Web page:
BY CASH MICHAELS OF THE WILMINGTON JOURNAL
Rarely, if ever, have I written about a fundraising effort in this column, primarily because I’ve rarely been involved in one.
True, I’ve reported on other efforts for nonprofits and other worthy causes, but I was never directly involved in them. But this one is the rare exception, and the cause is, in my opinion, worthy of your attention, trust and support.
By now you’re well aware that in my life away from newspapers, I am also a documentary filmmaker, with several short and feature-length documentaries under my belt.
Two of the feature-length features I’m most proud of is 2010’s “Obama in NC: The Path to History,” the true story of how Barack Obama won the 2008 North Carolina primary, which was key towards his winning the Democratic nomination, and ultimately the White House.
And in then in 2014, a film near and dear to the hearts of many in the port city, “Pardons of Innocence: the Wilmington Ten,” the true story of how ten civil rights activists were framed for crimes they did not commit in February 1971, unjustly convicted and sentenced to prison, only to have their sentences overturned by a federal court, and over forty years later, The Wilmington Journal leading the Black Press in securing pardons of innocence for the Ten from the governor of North Carolina.
I still screen that film in and around the state, and still marvel at how audiences, young and old, black and white, continue to learn from it.
Yes, I’m very proud of it.
So how do I follow those two extraordinary projects? With, what I and many others apparently think is yet a third one.
The name of the documentary I’m in pre-production for is “Al: My Brother,” and it is about veteran civil rights activist and attorney Al McSurely, best known as a close adviser to NCNAACP Pres. Rev. William Barber.
Few people realize that long before he became a skilled civil rights litigator, Al McSurely was (and still is actually) a white proponent of Black Power. He worked with black militant leader Stokely Carmichael, and worked to organize poor whites to join with poor blacks to demand equality.
For that, authorities raided Al’s home, confiscated the personal belongings of he and his wife then, Margaret; threw them in jail, and later blew up their home with them and their young son in it.
Then they charged the couple with plotting to overthrow the state of Kentucky, and when Al and his wife refused to obey an order from a US Senate subcommittee, they were charged with contempt of Congress.
And keep in mind this was long before Al ever became a civil rights attorney, but when he did, he represented black female Police Officer Keith Edwards; the black UNC housekeepers: the black state workers who filed suit after a noose was hung in their workplace, and many others.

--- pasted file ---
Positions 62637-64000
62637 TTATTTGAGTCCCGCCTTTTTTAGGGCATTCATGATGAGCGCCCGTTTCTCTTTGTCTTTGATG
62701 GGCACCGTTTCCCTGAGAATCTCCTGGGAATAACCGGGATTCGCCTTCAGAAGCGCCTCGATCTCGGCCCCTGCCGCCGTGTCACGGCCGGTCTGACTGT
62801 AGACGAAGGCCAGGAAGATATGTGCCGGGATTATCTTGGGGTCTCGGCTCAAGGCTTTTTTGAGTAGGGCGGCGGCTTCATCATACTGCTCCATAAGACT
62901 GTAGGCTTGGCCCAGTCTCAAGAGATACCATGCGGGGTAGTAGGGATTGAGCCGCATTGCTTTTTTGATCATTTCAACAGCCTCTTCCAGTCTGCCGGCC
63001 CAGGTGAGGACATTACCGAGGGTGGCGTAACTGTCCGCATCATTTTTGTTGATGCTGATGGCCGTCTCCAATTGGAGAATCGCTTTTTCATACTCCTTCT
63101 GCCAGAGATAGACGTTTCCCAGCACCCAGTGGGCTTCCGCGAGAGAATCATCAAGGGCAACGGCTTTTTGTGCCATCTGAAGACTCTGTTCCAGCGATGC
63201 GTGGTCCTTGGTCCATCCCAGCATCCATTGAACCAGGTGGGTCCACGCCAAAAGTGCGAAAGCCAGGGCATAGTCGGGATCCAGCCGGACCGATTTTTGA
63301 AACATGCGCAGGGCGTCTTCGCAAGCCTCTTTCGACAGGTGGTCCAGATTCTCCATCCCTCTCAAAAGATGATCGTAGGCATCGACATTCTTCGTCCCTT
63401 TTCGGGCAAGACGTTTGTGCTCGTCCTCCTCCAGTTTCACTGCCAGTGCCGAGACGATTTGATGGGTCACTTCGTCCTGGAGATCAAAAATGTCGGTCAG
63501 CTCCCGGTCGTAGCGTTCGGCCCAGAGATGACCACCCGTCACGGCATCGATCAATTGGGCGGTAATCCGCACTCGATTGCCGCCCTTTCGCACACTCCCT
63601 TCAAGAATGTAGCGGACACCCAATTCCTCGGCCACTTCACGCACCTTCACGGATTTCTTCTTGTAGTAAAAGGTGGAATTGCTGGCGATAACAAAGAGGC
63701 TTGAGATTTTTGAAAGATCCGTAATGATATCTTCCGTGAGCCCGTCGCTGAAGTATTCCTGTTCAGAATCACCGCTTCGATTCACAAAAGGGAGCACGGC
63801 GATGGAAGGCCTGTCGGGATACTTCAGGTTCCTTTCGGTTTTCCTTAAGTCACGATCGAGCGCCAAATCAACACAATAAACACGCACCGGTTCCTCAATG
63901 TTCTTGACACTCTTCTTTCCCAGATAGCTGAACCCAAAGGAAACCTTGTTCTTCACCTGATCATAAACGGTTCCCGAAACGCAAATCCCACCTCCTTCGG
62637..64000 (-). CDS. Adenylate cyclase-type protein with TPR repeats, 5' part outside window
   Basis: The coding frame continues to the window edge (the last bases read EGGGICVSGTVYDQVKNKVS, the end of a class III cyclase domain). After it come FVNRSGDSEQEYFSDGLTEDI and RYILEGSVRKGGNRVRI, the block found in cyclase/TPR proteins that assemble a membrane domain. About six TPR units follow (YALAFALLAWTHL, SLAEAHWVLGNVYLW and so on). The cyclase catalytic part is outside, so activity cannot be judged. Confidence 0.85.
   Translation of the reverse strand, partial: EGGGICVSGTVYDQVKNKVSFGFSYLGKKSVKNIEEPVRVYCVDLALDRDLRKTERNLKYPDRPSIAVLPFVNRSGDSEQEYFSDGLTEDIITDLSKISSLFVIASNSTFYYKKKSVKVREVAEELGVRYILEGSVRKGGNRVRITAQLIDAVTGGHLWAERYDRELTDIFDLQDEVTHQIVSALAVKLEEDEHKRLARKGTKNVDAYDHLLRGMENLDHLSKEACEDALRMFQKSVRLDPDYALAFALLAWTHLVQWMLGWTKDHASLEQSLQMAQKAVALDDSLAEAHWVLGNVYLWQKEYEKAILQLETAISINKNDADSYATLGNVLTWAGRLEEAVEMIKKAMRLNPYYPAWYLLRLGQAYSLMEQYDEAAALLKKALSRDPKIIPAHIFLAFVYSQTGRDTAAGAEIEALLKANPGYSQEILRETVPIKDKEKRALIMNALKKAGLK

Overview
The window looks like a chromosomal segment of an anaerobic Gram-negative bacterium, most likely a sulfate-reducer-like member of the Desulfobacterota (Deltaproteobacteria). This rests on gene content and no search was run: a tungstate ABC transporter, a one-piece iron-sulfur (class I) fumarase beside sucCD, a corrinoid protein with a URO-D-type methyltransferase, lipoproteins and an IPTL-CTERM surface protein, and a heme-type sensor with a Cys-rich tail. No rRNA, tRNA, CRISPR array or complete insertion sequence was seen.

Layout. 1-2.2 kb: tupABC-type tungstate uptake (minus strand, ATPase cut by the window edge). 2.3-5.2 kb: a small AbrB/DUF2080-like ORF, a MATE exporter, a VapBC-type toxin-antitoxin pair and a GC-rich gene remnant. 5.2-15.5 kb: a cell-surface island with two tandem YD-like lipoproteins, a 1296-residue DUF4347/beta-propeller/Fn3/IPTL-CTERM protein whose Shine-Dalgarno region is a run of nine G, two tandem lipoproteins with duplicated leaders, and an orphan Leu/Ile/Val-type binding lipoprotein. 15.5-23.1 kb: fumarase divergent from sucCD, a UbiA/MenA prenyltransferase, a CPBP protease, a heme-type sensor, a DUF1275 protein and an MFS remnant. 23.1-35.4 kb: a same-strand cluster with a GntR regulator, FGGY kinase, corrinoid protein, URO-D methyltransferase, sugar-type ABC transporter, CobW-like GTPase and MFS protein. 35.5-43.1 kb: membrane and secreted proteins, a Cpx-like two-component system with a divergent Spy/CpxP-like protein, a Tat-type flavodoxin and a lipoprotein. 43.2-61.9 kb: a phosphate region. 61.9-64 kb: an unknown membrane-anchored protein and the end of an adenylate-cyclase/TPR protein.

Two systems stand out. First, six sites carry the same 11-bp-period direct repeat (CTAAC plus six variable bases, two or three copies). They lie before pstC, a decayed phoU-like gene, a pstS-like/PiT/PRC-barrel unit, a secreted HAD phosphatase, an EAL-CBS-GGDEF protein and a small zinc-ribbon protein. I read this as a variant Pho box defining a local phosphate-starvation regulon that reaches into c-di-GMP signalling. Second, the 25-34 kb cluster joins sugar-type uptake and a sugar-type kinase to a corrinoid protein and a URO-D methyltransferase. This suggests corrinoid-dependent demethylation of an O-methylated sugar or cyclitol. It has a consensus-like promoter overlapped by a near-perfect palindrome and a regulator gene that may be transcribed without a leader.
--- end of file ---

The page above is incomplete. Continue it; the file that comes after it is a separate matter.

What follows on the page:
And then, 12 years ago, Al McSurely supported a young black preacher when that preacher decided he would lead the failing NC NAACP. That preacher’s name was Rev. William Barber, and the two of them have been the real deal for the past 12 years, making the NCNAACP clearly one of the best in the nation.
As you can see, Al McSurely is a special man who has stood for justice all of his life, and continues to do so. He is respected and beloved by all who know justice and truth (and that ain’t everybody, trust me). As far as I’m concerned, he deserves this film and tribute, and I’m proud to make it happen.
But that’s difficult to do because of the time and resources needed to get the job done right. On-camera interviews have to be done, endless research, lots of production work. You name it. And it ain’t cheap.
So CashWorks HD Productions has kicked off a Kickstarter crowdsourcing campaign to raise $25,000 toward financing production of “Al: My Brother,” hoping to complete the film and release it in October of 2018.
How can you help? Please go to our crowdsourcing page at Kickstarter.com and enter “Al: My Brother” (https://www.kickstarter.com/projects/1585401759/al-my-brother?ref=user_menuto be precise).
Check out our new video trailer for the film, and if it moves you (it will), please feel free to contribute at the level you’re most comfortable at. The goal is $25,000 by Monday, August 7th, and we HAVE to raise that goal in pledge, or the production doesn’t get a penny. That’s the way Kickstarter works, you either raise it, or forget it. We receive NO money until the full $25,000 is raised, and it has to be by Monday, August 7th, 2017.
Finally the most important thing that you can do is to share the link to the “Al: My Brother” Kickstarter page with your circle of friends and family who appreciate the same lessons that Al McSurely’s story can teach us.
I want to make the best film possible for you, and I thank the many people, including NCNAACP Pres. Rev. William Barber and Deborah Dicks Maxwell, president of the New Hanover County NAACP, for all of their help and support with this project.
From now until August 7th, we’ll keep you updated on our progress towards our $25,000 goal, but in the meantime, Wilmington, you have always been good to me. I thank you for any and all help each and every one of you can lend towards this effort.